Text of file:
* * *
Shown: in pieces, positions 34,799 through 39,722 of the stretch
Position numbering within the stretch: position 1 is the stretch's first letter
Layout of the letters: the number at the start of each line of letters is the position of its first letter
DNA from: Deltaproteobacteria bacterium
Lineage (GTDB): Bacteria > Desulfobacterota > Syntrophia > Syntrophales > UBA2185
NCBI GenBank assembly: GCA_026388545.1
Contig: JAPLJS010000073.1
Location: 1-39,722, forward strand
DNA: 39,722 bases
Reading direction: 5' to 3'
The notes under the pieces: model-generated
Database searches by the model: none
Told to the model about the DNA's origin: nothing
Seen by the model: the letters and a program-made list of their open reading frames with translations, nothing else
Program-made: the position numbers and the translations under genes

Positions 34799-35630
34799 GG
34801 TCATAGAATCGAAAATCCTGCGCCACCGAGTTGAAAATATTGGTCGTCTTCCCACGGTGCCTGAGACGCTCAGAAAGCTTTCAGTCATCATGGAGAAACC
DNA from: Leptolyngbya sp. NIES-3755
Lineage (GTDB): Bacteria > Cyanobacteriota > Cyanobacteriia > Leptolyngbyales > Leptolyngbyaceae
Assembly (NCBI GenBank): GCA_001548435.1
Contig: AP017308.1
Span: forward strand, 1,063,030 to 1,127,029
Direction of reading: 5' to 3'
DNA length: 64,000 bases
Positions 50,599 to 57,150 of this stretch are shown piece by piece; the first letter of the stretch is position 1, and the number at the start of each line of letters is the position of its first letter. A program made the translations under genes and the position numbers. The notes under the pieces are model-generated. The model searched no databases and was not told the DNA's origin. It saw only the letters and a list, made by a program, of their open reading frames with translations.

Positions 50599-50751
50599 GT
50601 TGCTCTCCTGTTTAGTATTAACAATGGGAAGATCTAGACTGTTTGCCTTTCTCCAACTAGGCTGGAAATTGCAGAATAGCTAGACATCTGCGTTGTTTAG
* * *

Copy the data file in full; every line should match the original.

Shown: in pieces, positions 34,799 through 39,722 of the stretch
Position numbering within the stretch: position 1 is the stretch's first letter
Layout of the letters: the number at the start of each line of letters is the position of its first letter
DNA from: Deltaproteobacteria bacterium
Lineage (GTDB): Bacteria > Desulfobacterota > Syntrophia > Syntrophales > UBA2185
NCBI GenBank assembly: GCA_026388545.1
Contig: JAPLJS010000073.1
Location: 1-39,722, forward strand
DNA: 39,722 bases
Reading direction: 5' to 3'
The notes under the pieces: model-generated
Database searches by the model: none
Told to the model about the DNA's origin: nothing
Seen by the model: the letters and a program-made list of their open reading frames with translations, nothing else
Program-made: the position numbers and the translations under genes

Positions 34799-35630
34799 GG
34801 TCATAGAATCGAAAATCCTGCGCCACCGAGTTGAAAATATTGGTCGTCTTCCCACGGTGCCTGAGACGCTCAGAAAGCTTTCAGTCATCATGGAGAAACC
DNA from: Leptolyngbya sp. NIES-3755
Lineage (GTDB): Bacteria > Cyanobacteriota > Cyanobacteriia > Leptolyngbyales > Leptolyngbyaceae
Assembly (NCBI GenBank): GCA_001548435.1
Contig: AP017308.1
Span: forward strand, 1,063,030 to 1,127,029
Direction of reading: 5' to 3'
DNA length: 64,000 bases
Positions 50,599 to 57,150 of this stretch are shown piece by piece; the first letter of the stretch is position 1, and the number at the start of each line of letters is the position of its first letter. A program made the translations under genes and the position numbers. The notes under the pieces are model-generated. The model searched no databases and was not told the DNA's origin. It saw only the letters and a list, made by a program, of their open reading frames with translations.

Positions 50599-50751
50599 GT
50601 TGCTCTCCTGTTTAGTATTAACAATGGGAAGATCTAGACTGTTTGCCTTTCTCCAACTAGGCTGGAAATTGCAGAATAGCTAGACATCTGCGTTGTTTAG